9. Givenoun

    to allow or admit by way of supposition

  10. Givenoun

    to attribute; to assign; to adjudge

  11. Givenoun

    to excite or cause to exist, as a sensation; as, to give offense; to give pleasure or pain

  12. Givenoun

    to pledge; as, to give one's word

  13. Givenoun

    to cause; to make; -- with the infinitive; as, to give one to understand, to know, etc

  14. Giveverb

    to give a gift or gifts

  15. Giveverb

    to yield to force or pressure; to relax; to become less rigid; as, the earth gives under the feet

  16. Giveverb

    to become soft or moist

  17. Giveverb

    to move; to recede

  18. Giveverb

    to shed tears; to weep

  19. Giveverb

    to have a misgiving

  20. Giveverb

    to open; to lead


  1. Give

    Give is the third studio album released by The Bad Plus. It contains covers of Ornette Coleman's "Street Woman", The Pixies' "Velouria", and Black Sabbath's "Iron Man".

Chambers 20th Century Dictionary

  1. Give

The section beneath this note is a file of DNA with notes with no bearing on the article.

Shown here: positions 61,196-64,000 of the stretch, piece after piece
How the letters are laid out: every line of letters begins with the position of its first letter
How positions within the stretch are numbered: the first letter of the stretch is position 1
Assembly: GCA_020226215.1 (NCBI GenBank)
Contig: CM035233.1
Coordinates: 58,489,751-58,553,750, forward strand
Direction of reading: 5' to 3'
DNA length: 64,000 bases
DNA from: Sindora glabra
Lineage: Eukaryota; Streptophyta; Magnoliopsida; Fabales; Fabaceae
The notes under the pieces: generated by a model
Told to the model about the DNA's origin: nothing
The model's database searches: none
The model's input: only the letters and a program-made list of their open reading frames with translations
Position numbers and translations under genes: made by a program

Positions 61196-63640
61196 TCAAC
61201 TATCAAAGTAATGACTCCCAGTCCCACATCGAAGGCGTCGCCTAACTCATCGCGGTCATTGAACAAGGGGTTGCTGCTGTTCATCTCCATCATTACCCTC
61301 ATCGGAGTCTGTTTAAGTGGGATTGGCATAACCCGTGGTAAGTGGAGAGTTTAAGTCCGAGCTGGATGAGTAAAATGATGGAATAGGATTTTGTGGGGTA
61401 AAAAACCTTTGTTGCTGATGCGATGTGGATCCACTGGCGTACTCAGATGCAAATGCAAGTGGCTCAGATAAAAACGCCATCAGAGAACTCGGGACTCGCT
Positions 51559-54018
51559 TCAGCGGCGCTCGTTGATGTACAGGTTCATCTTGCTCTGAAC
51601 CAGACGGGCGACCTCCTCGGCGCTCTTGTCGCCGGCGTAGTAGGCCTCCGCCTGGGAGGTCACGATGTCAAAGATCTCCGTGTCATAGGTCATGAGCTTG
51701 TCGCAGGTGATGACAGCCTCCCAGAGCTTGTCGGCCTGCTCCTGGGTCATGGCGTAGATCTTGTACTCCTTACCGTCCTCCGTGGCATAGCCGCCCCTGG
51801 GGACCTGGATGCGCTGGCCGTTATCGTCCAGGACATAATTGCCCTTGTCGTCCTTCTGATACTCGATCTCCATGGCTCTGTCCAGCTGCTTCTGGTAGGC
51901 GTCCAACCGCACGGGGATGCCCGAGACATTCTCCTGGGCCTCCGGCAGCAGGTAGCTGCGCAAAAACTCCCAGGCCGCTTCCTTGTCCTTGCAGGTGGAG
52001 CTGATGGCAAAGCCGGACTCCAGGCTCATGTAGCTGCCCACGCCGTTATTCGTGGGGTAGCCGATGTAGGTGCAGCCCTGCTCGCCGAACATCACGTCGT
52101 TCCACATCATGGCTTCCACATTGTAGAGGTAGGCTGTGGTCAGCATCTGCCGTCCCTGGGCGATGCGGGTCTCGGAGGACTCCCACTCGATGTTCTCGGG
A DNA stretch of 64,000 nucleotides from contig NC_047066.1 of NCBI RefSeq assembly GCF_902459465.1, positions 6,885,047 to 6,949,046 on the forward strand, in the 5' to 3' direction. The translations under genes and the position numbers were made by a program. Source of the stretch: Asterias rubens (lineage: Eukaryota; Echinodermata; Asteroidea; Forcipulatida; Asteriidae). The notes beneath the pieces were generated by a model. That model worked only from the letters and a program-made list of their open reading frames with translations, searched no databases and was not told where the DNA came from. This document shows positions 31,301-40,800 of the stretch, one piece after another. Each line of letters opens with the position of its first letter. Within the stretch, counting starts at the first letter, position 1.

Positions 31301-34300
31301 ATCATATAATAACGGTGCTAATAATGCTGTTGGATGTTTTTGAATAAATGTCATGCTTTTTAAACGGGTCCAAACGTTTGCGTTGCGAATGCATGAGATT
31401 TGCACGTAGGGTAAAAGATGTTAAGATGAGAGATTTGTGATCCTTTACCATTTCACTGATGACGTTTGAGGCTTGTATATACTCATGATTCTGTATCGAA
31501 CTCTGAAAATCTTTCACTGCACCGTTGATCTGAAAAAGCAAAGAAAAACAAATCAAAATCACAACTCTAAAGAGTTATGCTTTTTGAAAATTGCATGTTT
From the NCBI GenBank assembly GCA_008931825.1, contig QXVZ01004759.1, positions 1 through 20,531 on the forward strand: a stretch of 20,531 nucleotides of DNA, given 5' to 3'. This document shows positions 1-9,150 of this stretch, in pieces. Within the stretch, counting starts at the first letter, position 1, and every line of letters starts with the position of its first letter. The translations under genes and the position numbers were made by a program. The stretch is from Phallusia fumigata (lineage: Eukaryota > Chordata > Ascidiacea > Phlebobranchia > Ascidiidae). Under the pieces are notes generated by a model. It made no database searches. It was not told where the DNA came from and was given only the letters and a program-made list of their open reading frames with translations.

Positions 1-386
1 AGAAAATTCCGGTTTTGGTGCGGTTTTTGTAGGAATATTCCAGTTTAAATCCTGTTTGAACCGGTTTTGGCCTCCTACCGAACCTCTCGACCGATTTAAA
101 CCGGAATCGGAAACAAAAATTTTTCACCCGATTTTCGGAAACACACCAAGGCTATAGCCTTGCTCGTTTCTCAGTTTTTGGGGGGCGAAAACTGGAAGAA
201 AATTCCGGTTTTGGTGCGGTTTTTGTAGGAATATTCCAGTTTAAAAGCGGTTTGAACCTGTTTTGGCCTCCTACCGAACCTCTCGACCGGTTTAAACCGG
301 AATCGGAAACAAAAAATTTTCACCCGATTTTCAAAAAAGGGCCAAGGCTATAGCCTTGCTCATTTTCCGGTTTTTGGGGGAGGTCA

giv, v.t. to bestow: to impart: to yield: to grant: to permit: to afford: to furnish: to pay or render, as thanks: to pronounce, as a decision: to show, as a result: to apply, as one's self: to allow or admit.—v.i. to yield to pressure: to begin to melt: to grow soft: to open, or give an opening or view, to lead (with upon, on, into):—pr.p. giv′ing; pa.t. gāve; pa.p. given (giv′n).p.adj. Giv′en, bestowed: specified: addicted, disposed to: admitted, supposed.—ns. Giv′er, one who gives or bestows; Giv′ing, the act of bestowing: (Shak.) an alleging of what is not real.—Give and take, to give and get fairly, fair measure on both sides; Give birth to, to bring forth: to originate; Give chase, to pursue; Give ear, to listen; Give forth, to emit, to publish; Give ground, place, to give way, to yield; Give in to, to yield assent or obedience to; Give it to one (coll.), to scold or beat anybody severely; Give line, head, rein, &c., to give more liberty or scope—the metaphor from angling and driving; Give one's self away, to betray one's secret by a slip of the tongue, &c.; Give out, to report, to emit; Give over, to cease; Give the lie to, to charge openly with falsehood; Give tongue, to bark; Give up, to abandon; Give way, to fall back, to yield, to withdraw: to begin rowing—usually as a command to a crew. [A.S. giefan; Goth. giban, Ger. geben.]